On-Campus Housing

On-Campus Housing has over 20 different buildings dedicated to residential living, so operations that reduce waste, energy, and water consumption are essential to minimize the impacts of nearly 13,000 students living on the Hill. We encourage students to participate in making on-campus housing a more sustainable place to live. Check out our Green Guide to Sustainable Living for ways to minimize your impact while living on campus.


Solar Water Heating

Nearly all residential high-rise buildings have solar-assisted domestic hot water heating panels to reduce the amount of natural gas needed to heat hot water. Combined, the high-rise systems are able to heat and store more than 15,000 gallons of solar-heated water.

Since the boilers don’t have to heat the water nearly as much, the buildings with these systems use much less natural gas than they would without the solar assisted heating. These gas savings prevents almost 300 metric tons of CO2 from being emitted into the environment each year and saves UCLA over $20,000 annually.

LEED Building

Increasing building density and the number of LEED certified buildings helps reduce our environmental impacts. There are 7 on-campus buildings with LEED certification of Gold or Platinum.

Lighting & HVAC

Lighting throughout the Hill and Guest House is undergoing a retrofit to LED bulbs. Based on current installations, more than 6,000 light bulbs have been replaced, saving an estimated 1.4 million kWh of electricity annually—enough to power nearly 150 homes for a year. In addition old heating, ventilation, and air conditioning (HVAC) units are being replaced to improve efficiency.

Irrigation Systems

On-Campus Housing Maintenance has installed a centralized irrigation control system that adjusts watering schedules based on weather data and landscape type to prevent over-watering. Currently 24 smart controllers are installed with the ability to add more.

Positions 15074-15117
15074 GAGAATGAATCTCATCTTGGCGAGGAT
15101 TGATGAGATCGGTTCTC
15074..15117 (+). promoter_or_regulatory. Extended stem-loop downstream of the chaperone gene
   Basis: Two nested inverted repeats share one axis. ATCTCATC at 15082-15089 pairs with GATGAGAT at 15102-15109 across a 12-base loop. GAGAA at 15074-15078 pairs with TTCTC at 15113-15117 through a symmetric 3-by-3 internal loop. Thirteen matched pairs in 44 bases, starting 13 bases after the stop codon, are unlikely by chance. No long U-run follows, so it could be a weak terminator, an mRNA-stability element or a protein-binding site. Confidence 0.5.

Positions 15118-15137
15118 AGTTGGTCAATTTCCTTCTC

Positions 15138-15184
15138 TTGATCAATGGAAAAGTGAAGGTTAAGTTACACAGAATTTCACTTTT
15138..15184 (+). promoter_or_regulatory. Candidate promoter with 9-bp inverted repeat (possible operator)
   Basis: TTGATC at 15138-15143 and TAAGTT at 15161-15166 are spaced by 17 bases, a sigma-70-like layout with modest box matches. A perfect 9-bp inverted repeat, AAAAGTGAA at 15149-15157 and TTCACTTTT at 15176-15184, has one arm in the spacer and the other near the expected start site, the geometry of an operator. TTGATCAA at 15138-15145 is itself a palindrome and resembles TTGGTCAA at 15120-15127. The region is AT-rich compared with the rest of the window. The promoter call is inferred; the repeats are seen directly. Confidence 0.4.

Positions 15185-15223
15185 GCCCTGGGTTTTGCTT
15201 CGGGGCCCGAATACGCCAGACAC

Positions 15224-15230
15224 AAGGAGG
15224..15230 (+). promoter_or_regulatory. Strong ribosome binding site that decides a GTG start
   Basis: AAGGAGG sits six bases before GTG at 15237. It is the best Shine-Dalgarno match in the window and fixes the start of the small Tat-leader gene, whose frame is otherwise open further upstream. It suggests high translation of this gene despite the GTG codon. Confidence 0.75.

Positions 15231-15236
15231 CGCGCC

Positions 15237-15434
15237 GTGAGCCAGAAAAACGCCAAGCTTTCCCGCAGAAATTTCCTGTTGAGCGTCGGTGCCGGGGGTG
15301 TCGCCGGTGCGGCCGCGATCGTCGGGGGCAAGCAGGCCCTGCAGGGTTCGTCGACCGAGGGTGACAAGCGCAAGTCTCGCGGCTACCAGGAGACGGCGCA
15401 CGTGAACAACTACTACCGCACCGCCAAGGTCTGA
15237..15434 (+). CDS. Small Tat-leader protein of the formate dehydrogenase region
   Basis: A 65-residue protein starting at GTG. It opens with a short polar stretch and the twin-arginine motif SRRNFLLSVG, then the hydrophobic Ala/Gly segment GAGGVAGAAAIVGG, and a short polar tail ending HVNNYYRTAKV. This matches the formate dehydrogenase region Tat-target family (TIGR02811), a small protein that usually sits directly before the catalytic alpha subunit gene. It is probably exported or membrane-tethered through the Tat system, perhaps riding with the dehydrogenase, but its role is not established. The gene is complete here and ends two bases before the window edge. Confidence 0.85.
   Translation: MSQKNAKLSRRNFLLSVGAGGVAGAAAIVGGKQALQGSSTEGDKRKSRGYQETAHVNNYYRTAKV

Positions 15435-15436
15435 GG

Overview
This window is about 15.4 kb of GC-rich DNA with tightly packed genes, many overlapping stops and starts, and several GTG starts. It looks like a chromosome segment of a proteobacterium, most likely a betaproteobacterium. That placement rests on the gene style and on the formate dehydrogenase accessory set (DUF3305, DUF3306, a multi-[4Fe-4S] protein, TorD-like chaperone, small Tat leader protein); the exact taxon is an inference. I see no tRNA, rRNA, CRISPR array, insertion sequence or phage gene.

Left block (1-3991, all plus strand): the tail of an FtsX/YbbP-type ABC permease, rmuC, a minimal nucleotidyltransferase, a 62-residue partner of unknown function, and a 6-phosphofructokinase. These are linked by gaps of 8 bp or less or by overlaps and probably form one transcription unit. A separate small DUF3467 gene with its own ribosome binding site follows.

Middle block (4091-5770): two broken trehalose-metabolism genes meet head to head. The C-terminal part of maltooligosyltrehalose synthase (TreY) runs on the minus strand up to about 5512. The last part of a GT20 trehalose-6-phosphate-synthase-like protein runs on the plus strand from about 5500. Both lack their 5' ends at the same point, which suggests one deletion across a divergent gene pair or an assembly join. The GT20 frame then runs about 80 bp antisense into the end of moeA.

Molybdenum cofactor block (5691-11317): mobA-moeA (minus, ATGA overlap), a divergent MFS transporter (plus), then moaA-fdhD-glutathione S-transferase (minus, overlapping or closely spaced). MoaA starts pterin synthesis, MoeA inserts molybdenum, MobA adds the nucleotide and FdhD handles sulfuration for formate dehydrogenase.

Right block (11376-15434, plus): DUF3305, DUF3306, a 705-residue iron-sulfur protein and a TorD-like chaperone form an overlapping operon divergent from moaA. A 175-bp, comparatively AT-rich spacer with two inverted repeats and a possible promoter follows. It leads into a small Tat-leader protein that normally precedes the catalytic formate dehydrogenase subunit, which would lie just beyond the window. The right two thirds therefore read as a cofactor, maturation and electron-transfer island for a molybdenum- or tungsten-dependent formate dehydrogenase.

More than 30% of the irrigation system on the Hill has been replaced with high-efficiency drip irrigation systems. Drip irrigation works by emitting water to a targeted area, allowing water to sink below the surface to plant root systems. This is in contrast to typical sprinklers, which result in water loss through evaporation. The drip systems are complemented by a 4″–6″ layer of mulch to retain soil moisture and prevent seedlings from sprouting.

Clothes Donations

Each year, the Office of Residential Life sponsors a clothing and goods drive during finals week in June to help students lighten their loads when moving out. Southern California-based charities benefit from the donations while Housing & Hospitality diverts waste from the landfill.

Living Community

Apply to join the Sustainability Living Learning Community (LLC). This community provides a living and learning environment that encourages students to consciously expand their awareness and apply their knowledge of sustainability through environmental responsibility and advocacy. They focus on the social, economic, political, and scientific issues affecting our Earth’s urban, rural, and global environment. The Sustainability LLC is located in Rieber Hall.